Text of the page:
P3: Subcellular oscillations during syncytial cleavage divisions in Drosophila melanogaster
The embryogenesis of the fruit fly, Drosophila melanogaster, is an excellent model system in molecular cell biology. Embryogenesis in the fly starts with a zygote undergoing rapid mitotic divisions without intervening cytokineses. In this system, the cell cycle represents the master oscillator. It is coupled to rearrangements of the actin cytoskeleton and to membrane vesicle transport resulting in oscillating metaphase furrow formation. It is not well understood how the cell cycle oscillator is linked to these subcellular oscillations. Using live-imaging of fluorescently labelled markers to detect F-actin or membrane compartments in combination with fluorescently labelled tubulin as proxy for the cell cycle, the temporal-spatial parameters of individual subcellular events will be recorded in a quantitative manner. Moreover, the role of second messengers for F-actin rearrangements and membrane turnover during furrow formation will be addressed. These data will provide a basis for computer-based-modelling to further inform the experimental design for a mechanistic understanding of the process. The sophisticated genetic toolbox of the fly will be applied to characterize known candidate genes and to identify novel zygotic genes driving the coordination of subcellular oscillation with the cell cycle.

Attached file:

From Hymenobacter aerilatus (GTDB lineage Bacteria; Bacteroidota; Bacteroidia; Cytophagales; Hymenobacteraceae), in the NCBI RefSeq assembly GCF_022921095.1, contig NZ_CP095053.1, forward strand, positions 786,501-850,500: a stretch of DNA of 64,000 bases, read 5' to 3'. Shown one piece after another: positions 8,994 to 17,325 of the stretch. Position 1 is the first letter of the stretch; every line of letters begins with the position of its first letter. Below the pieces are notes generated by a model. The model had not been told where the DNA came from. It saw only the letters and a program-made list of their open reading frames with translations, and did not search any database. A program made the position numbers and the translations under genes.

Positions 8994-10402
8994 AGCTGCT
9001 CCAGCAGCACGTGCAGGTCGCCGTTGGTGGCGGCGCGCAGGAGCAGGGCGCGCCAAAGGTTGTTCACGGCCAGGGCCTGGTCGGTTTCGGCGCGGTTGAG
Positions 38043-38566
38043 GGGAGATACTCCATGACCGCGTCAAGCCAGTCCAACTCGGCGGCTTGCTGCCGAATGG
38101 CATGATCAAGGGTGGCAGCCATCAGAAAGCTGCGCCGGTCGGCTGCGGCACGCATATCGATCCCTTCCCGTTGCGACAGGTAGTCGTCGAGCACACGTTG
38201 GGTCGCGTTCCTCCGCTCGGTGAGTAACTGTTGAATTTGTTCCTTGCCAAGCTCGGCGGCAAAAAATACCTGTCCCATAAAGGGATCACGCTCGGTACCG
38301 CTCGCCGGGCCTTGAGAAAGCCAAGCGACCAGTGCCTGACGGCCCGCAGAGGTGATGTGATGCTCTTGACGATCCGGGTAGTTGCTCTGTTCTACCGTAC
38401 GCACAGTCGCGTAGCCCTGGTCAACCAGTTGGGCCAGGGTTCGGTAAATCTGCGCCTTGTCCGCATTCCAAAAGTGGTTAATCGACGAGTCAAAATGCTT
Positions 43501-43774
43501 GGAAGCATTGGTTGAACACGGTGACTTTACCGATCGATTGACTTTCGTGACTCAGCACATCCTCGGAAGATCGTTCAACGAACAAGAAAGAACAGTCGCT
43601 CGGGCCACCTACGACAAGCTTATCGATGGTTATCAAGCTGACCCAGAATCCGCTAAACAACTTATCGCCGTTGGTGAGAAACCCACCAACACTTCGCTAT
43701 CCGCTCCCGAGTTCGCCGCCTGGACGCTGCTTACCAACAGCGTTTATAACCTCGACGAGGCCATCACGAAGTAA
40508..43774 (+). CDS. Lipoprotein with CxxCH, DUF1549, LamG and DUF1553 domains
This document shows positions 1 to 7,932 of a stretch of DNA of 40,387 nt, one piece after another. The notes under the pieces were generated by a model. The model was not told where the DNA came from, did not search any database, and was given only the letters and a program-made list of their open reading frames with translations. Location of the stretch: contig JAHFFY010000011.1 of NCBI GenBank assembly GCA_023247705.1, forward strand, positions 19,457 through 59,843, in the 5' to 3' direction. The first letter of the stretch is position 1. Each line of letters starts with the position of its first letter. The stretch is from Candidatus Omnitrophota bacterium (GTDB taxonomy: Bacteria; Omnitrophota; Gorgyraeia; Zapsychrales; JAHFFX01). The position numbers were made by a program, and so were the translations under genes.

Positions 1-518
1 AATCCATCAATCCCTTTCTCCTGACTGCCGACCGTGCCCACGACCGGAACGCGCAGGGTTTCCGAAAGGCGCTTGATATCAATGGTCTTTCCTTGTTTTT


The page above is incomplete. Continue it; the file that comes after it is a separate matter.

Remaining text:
Figure 1: The cartoon on the left illustrates Drosophila early embryogenesis represented by 13 cell cycles, consisting of S-phases and mitoses but no intervening cytokineses, and resulting in a syncytial blastoderm. In interphase of cycle 14, cellularization takes place, during which a membrane furrow is inserted in between nuclei. Thereby, a single-layered epithelium is formed, as shown in the cartoon top right side. In this system, F-actin rearrangements can be recorded, as shown bottom right side, in a spatio-temporal manner.